They say Jenkins filled two reusable grocery bags with jewelry, watches and $62,500 in cash, then drove to Austin, where he asked their adult daughter to lock the sacks in a safe.
Jenkins then ducked the fallout in Corsicana by holing up in Santa Fe until hearing of FBI raids on his home and a secluded storage unit.
Traveling back to Austin, he handed a blue, insulated Whole Foods grocery bag full of valuables to his daughter, instructing her to take them somewhere away from her home, according to court documents. She quoted him as saying it contained his retirement holdings that he could not afford to lose, an FBI report said.
It was a trying situation for Allison K. Jenkins, 35, an Austin chef in the middle of transforming her well-regarded French food truck, Say laV, into a brick-and-mortar restaurant. After conferring with her attorney, she gave the blue Whole Foods bag back to her father.
No one has seen the bag since, according to the FBI, and Jenkins declined to answer questions about its whereabouts.
But some of the contents did turn up. And in a very unlikely place.
An off-duty member of the University of Texas campus police spotted a strange reflection in Austin’s Lady Bird Lake, formerly Town Lake.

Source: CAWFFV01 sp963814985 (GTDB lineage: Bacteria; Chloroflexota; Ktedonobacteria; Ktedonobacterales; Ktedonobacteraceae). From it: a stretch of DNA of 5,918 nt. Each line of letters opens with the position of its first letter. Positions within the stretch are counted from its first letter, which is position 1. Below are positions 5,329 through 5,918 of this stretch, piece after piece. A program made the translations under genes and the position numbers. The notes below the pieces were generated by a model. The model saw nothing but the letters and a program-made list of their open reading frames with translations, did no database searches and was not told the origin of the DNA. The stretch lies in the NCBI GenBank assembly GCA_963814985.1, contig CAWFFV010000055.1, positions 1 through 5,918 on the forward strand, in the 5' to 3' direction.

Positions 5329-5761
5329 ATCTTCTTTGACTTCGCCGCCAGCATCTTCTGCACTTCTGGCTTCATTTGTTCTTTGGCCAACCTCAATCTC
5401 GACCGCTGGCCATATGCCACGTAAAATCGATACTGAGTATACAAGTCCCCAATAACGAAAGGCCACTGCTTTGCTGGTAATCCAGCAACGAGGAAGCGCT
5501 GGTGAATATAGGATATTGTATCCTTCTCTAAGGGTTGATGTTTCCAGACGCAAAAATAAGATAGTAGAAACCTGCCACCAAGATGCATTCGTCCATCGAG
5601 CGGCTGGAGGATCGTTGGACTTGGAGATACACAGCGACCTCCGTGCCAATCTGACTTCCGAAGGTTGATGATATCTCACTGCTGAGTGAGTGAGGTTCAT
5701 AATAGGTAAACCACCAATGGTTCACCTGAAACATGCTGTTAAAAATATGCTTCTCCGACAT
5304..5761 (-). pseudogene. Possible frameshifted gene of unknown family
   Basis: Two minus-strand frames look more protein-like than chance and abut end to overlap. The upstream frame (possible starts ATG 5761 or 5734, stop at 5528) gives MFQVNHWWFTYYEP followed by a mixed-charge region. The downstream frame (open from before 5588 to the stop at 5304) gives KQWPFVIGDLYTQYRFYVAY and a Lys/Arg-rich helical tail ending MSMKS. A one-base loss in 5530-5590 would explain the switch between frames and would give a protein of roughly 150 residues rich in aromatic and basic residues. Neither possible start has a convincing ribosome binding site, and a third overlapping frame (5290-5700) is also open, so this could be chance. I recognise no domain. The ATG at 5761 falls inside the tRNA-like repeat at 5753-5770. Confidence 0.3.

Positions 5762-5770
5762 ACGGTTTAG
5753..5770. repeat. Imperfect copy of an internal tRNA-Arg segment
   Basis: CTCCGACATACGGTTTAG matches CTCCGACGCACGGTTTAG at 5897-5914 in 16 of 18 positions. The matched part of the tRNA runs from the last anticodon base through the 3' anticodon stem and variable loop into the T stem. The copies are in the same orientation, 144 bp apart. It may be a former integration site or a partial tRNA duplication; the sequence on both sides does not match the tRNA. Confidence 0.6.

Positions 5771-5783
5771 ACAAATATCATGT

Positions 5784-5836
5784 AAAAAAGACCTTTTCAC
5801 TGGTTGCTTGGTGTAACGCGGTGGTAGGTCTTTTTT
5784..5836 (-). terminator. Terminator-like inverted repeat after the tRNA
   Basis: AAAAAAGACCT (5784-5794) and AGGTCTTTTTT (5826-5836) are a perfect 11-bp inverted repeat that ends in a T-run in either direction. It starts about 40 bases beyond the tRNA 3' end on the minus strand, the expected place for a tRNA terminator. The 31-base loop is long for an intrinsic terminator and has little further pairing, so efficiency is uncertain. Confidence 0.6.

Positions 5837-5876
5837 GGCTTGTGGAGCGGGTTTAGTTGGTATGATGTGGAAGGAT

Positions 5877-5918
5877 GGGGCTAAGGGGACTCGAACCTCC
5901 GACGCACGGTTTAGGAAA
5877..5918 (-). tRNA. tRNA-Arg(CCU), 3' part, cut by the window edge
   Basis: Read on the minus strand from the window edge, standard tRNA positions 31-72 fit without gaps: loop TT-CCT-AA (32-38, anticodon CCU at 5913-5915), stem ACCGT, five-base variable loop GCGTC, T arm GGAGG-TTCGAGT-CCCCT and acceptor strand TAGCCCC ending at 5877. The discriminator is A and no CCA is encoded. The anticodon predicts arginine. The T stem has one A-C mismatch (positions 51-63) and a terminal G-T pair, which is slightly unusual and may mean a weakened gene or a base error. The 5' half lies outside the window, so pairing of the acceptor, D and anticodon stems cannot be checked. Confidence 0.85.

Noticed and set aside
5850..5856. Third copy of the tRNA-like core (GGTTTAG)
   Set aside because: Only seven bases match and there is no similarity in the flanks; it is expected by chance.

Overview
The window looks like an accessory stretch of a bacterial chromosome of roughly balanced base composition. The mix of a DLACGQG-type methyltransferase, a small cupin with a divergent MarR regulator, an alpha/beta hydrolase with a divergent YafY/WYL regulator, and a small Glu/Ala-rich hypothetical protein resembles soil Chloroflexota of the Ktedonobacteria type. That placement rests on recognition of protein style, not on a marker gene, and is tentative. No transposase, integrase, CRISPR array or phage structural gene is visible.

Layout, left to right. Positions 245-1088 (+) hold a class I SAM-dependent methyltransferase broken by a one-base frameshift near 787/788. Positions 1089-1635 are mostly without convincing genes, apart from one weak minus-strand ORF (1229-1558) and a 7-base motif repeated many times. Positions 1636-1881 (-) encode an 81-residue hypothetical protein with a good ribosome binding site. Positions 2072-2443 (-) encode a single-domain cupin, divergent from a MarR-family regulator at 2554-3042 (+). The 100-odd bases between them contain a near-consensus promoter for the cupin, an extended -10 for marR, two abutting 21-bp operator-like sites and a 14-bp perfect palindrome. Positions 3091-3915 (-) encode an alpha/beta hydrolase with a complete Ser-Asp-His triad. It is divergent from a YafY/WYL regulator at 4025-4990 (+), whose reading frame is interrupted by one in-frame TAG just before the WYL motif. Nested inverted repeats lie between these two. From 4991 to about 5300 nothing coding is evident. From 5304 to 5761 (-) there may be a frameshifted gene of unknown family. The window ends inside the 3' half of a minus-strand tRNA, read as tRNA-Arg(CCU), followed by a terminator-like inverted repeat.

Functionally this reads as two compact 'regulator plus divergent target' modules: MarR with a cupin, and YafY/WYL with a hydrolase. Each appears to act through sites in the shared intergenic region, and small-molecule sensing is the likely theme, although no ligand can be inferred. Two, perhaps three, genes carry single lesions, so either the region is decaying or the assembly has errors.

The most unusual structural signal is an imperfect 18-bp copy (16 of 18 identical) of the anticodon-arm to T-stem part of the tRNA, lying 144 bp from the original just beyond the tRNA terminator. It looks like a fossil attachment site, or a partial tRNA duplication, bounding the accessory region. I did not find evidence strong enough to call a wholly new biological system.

Reaching down, he pulled a watch from the water, then another, said Crawford, who was briefed by authorities. Divers later recovered what amounted to about 40 pounds of timepieces and jewelry.
If convicted, Jenkins will have gone from hosting elaborate dinner parties for his Corsicana gourmet club to sharing prison rations with felons.
Collin Street Bakery says it has been chastened by the experience.
“Sandy was a friend, a trusted associate,” said Crawford. “We were operating a 117-year-old business much like it had always been run. It goes without saying, we’ve learned our lesson and made the necessary changes to safeguard us from this kind of thing in the future.
“But when this was going down, our suspicions fell on everything except our own people,” he added. “We are obviously far better at making a quality fruitcake than spotting a thief.”
Staff researcher Cathy Belcher contributed to this article.